Here is an exercise for your imagination.
Imagine you are holding a popsicle stick. Now take that popsicle stick by the ends and bend it a little. By bending it you are putting it under stress. Feel the pressure it takes to hold it there under stress.
That’s not hard to imagine is it? If you had a real popsicle stick you could get it and do that for real. But we don't need to because we know that the real experience would be more or less as we imagine it. You might find that the stick was either harder or easier to bend than you imagined but you’d get the experience right.
Now I want you to go further. Put it under even more stress but not so much that it breaks. You can do that can’t you? You could do it with a real popsicle stick.
Okay, final step, snap the popsicle stick with your fingers.
Now think of how easily we apply the idea of “stress” to ourselves. We say, “I’m under a lot of stress right now.” We might even say, “He was under a lot of stress and one day he just snapped.”
There is obviously something right about that image. When we talk about stress, everyone knows what we mean. But there is also something wrong about it.
What is wrong?
Well, consider this. Take a box of 1000 popsicle sticks and take them to a lab. With the right equipment we can bend those sticks and measure how much pressure we are using each time. If we do so, we will discover that all popsicle sticks bend about the same amount when a certain amount of pressure is applied. Push them further and we will discover that they all snap at about the same amount of pressure. There will be a little variance but not much.
Now think of how different human beings are. Some people can deal with very little mental stress some can deal with large amounts of it.
And here’s another thing. If you stress a popsicle stick until it bends you make it weaker. The next time you apply stress to it that popsicle stick will be less able to withstand stress. People aren’t like that. Some people get better at dealing with mental stress as time goes on. Others get worse.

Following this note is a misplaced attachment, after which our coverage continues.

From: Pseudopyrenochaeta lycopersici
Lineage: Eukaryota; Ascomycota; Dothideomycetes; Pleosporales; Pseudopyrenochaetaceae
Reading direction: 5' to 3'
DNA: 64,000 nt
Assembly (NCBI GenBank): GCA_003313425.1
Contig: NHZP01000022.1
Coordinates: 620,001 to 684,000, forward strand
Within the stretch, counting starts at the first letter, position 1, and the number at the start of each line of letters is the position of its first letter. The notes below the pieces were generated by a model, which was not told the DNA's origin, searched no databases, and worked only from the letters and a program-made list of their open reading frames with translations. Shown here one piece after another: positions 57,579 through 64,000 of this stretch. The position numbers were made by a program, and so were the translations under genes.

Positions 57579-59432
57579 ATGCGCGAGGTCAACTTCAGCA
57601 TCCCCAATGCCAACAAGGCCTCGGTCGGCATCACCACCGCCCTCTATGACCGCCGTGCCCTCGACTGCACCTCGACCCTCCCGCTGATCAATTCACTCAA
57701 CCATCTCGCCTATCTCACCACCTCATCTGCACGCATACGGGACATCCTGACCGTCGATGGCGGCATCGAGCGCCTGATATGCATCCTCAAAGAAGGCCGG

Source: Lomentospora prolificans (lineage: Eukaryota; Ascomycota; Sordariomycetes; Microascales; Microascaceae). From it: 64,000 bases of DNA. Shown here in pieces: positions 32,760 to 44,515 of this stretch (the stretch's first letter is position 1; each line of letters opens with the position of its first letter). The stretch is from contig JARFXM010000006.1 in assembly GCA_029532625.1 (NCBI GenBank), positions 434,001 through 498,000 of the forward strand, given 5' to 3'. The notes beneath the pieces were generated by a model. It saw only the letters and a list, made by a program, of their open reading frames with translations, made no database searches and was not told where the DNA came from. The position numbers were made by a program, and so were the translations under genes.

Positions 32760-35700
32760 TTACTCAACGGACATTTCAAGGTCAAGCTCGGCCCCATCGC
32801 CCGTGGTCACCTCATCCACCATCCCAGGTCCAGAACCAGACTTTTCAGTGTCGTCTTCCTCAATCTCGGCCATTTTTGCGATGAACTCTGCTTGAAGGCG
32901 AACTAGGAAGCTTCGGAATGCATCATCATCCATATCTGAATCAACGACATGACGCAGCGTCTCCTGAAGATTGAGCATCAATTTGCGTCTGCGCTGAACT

When a human being snaps, therefore, it’s not at all like a popsicle stick snapping. Stress is not something that happens to us as is the case for the popsicle stick. As a famous formulation has it, “Stress is not the car that cuts you off on the highway, it’s your reaction to it.”
And you can control your reaction. You can learn how to deal with stress more effectively. And it is reasonable to judge people based on how well they have learned to handle stress. We might say, “Joe only snapped because he has always run away from problems all his life and when he ran into one he couldn’t run away from, he couldn’t deal with it.”
We can blame Joe for snapping even though we can see he had no control over his reactions at the moment he snapped. We blame him for that reaction even though we know he couldn’t control because we know he has been moral weakling for his entire life. If he had not been, he would have been able to deal with it.
My point is this: think of how misleading the language of stress can be. We take this concept from physics where it means something very clear and apply it to our moral lives and it doesn’t quite fit.
The same considerations apply to our use of moral perspective and I’ll get to that in a later post.